by Andrea Bogard LeBlanc
If there’s something that we can agree upon it’s that every one of us, to some extent, has been negatively affected by Covid-19. Whether it was the loss of a loved one, the loss of a job, or the loss of personal freedoms to which we were accustomed, we’re grateful to see a faint light at the end of the tunnel. It’s been a trying time that’s not yet quite over.
Just as we were cautiously optimistic about our future, we learned that we cannot let our guard down. At the time of this writing 49% of all Americans have received at least one dose of the vaccine, yet due to the highly transmissible Delta variant, cases are on the rise nationwide. Los Angeles County has re-instated a mandate requiring all residents to wear a mask while indoors, regardless of their vaccination status, and arguments for and against making vaccines mandatory are being discussed. Nothing in our personal or professional lives could have ever prepared us for what has been the most unimaginable time of our lives. It’s a frightening time, and for so many, one filled with anxiety.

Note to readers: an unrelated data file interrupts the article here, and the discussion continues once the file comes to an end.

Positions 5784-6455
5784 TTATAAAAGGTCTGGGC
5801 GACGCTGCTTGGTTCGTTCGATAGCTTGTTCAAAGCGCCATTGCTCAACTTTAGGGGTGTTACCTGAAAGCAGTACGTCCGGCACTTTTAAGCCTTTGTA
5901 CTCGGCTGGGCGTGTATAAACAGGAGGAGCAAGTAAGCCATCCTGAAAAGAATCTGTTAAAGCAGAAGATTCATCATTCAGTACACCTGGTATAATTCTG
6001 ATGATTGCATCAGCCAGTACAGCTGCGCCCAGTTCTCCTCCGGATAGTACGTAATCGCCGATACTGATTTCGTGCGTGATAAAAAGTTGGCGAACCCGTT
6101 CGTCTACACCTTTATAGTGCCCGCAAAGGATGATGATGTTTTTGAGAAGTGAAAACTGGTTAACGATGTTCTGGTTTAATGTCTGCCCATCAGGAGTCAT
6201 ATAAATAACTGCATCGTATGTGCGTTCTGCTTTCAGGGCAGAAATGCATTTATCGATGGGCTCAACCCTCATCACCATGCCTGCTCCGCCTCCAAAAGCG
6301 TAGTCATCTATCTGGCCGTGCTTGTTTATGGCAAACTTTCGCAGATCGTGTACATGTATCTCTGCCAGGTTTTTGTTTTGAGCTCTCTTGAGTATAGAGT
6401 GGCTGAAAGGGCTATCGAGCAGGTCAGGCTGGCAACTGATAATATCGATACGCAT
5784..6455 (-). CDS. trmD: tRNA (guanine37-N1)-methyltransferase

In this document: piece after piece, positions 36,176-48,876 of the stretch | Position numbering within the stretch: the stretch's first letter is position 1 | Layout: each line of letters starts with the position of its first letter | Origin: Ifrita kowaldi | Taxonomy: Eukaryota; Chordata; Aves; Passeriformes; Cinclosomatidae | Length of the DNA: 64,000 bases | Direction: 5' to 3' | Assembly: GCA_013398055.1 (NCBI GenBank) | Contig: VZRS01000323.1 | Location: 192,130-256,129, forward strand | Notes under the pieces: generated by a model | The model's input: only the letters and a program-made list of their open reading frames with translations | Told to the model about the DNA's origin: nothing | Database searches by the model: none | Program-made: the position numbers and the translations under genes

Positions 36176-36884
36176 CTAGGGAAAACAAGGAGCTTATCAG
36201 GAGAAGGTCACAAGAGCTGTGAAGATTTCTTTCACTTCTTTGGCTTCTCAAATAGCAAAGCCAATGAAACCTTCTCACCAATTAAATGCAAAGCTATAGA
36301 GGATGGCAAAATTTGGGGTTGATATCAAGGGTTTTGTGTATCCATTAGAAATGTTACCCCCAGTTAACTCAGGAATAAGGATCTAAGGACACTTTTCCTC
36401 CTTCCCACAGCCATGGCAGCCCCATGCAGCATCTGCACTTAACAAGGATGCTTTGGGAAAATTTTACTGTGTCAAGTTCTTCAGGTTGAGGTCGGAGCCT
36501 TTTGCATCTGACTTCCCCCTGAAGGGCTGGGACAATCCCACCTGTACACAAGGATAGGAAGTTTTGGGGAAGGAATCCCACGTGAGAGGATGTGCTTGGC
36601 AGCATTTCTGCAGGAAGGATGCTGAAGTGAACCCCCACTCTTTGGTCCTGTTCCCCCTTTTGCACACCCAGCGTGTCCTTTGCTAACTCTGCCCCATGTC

Our shared experiences have made us stronger. While some areas of the country were hit far harder than others, and our experiences varied, the virus and its impact affected us all by forcing us to make changes in our day-to-day lives. For those with a chosen career path within the funeral industry the pandemic was, and still is, the ultimate test of strength and resolve. I personally have a new appreciation for funeral directors and funeral service workers, who are a truly dedicated, compassionate, and caring group of men and women who work in an industry which attracts those with such admirable qualities. They deserve to be celebrated.